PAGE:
Dr Rhona MacDonald, freelance editor, (email@example.com)
As all of northern Europe struggles through a continuous cold snap, many much relied on infrastructures, such as all forms of travel, have temporarily collapsed—a situation most prominent in the UK. Although much of the media has focused on the inability of a country’s infrastructure to cope with severe snowfalls and desperately low temperatures, what about the human body’s ability to cope? With temperatures frequently dropping to minus 10-20 degrees centigrade in countries not used to such temperature drops, population physiological changes are inevitable. After all, the health effects of thermal challenge are relative and not confined to countries within the Arctic Circle.
The effects of cold weather on health, especially those with pre-existing circulatory conditions, are well known. For example, heart attacks in the UK and USA are up to 50 % higher in the Winter than in the Summer. However, given the severity and duration of north Europe’s thermal challenge and the fact that individuals react differently to cold, people may be experiencing the physiological effects of thermal challenge, such as restricted capillaries and increased blood viscosity, for the first time. Such physiological changes can lead to a wide range of circulatory difficulties (with frostbite and hypothermia at the extremely severe end) and the risk of increased blood clotting in previously healthy individuals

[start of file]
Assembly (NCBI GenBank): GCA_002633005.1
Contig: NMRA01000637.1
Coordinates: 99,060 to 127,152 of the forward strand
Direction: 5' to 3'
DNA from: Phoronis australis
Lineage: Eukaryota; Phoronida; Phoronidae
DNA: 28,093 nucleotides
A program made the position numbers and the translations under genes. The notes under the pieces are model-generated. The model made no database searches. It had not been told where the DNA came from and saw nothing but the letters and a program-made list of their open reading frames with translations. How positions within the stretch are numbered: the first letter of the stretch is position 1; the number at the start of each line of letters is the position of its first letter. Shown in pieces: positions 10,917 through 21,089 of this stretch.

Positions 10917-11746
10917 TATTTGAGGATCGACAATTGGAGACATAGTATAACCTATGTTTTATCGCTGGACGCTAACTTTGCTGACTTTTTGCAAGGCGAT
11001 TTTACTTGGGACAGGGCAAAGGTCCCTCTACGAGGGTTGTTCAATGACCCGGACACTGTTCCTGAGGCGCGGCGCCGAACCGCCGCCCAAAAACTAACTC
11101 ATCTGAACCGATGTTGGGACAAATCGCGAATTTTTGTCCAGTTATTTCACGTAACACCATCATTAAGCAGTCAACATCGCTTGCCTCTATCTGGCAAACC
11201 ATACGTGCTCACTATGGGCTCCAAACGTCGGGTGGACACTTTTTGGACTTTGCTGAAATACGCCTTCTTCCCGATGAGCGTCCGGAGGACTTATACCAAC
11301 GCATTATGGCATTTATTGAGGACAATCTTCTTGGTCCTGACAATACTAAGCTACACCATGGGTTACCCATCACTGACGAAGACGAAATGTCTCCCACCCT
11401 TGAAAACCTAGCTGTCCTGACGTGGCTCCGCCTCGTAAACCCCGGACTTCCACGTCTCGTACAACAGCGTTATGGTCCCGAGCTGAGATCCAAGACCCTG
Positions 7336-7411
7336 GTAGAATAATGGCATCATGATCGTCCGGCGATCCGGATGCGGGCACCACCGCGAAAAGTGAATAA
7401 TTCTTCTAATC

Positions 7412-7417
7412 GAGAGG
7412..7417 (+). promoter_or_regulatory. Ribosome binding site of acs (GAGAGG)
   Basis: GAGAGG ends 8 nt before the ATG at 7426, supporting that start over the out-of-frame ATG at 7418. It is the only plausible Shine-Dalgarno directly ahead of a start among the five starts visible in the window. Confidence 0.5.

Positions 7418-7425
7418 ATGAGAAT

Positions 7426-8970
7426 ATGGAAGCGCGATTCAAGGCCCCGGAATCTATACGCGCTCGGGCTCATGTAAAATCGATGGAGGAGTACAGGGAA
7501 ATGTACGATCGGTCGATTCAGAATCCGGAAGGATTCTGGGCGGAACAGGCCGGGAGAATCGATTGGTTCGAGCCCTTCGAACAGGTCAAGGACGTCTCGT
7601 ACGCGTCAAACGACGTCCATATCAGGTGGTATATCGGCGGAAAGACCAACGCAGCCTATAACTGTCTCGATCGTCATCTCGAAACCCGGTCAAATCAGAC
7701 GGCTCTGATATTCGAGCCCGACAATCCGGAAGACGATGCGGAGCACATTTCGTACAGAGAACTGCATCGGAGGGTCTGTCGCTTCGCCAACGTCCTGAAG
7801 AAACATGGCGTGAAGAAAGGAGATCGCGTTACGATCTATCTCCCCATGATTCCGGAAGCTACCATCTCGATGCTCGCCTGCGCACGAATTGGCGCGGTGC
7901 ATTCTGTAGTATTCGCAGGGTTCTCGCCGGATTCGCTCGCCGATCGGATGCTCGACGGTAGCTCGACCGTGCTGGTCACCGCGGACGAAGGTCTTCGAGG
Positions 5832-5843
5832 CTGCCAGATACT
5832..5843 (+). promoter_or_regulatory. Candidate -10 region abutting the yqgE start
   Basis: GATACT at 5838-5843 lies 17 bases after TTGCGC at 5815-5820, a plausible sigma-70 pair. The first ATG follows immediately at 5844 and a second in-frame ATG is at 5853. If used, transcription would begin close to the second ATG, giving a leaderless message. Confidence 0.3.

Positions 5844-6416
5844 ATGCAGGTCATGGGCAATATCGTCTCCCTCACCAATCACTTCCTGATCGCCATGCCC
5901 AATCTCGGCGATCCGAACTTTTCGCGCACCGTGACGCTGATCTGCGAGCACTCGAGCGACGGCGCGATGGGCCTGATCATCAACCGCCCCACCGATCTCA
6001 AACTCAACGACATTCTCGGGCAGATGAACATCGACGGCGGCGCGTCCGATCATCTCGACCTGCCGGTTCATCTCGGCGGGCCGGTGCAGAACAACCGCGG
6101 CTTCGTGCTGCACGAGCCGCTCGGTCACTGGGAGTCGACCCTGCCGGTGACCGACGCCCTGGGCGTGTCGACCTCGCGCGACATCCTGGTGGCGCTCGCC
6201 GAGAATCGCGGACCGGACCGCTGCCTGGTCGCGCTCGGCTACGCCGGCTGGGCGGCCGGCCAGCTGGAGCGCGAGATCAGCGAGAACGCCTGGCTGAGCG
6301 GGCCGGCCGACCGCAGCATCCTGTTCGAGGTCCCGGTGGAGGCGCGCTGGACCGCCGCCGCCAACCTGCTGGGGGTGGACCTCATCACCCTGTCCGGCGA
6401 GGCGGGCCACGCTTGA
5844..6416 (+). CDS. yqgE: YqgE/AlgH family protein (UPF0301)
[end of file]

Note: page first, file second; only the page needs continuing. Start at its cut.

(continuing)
Controlled thermal challenge in the clinical environment is one of the diagnostic tests for Raynaud’s disease —restricted peripheral capillaries of unknown cause or sometimes associated with connective tissue diseases such as systemic sclerosis (scleroderma) and systemic lupus erythematosis. As Raynaud’s disease is thought to be present in about 10% of western populations, especially among women, the uncontrolled thermal challenge of the current severe weather throughout northern Europe, may show the presentation of Raynaud’s disease —characteristic painful white/black/red finger tips and toes—in an individual, for the first time. There are many organisations, such as the Raynaud’s and Scleroderma Association that provide free information and tips for keeping hands and feet warm.
Although not usually associated with an increase in mortality, as a small percentage of those thought to have Raynaud’s disease go on to develop a connective tissue disease, colds hand and feet can sometime be associated with severe morbidity—a fact worth remembering as the unusually cold weather continues to cause havoc with infrastructure and the human body.
Competing interest: RM has systemic sclerosis and Raynaud’s disease and is currently experiencing temperatures of up to -20 where she lives in Scotland.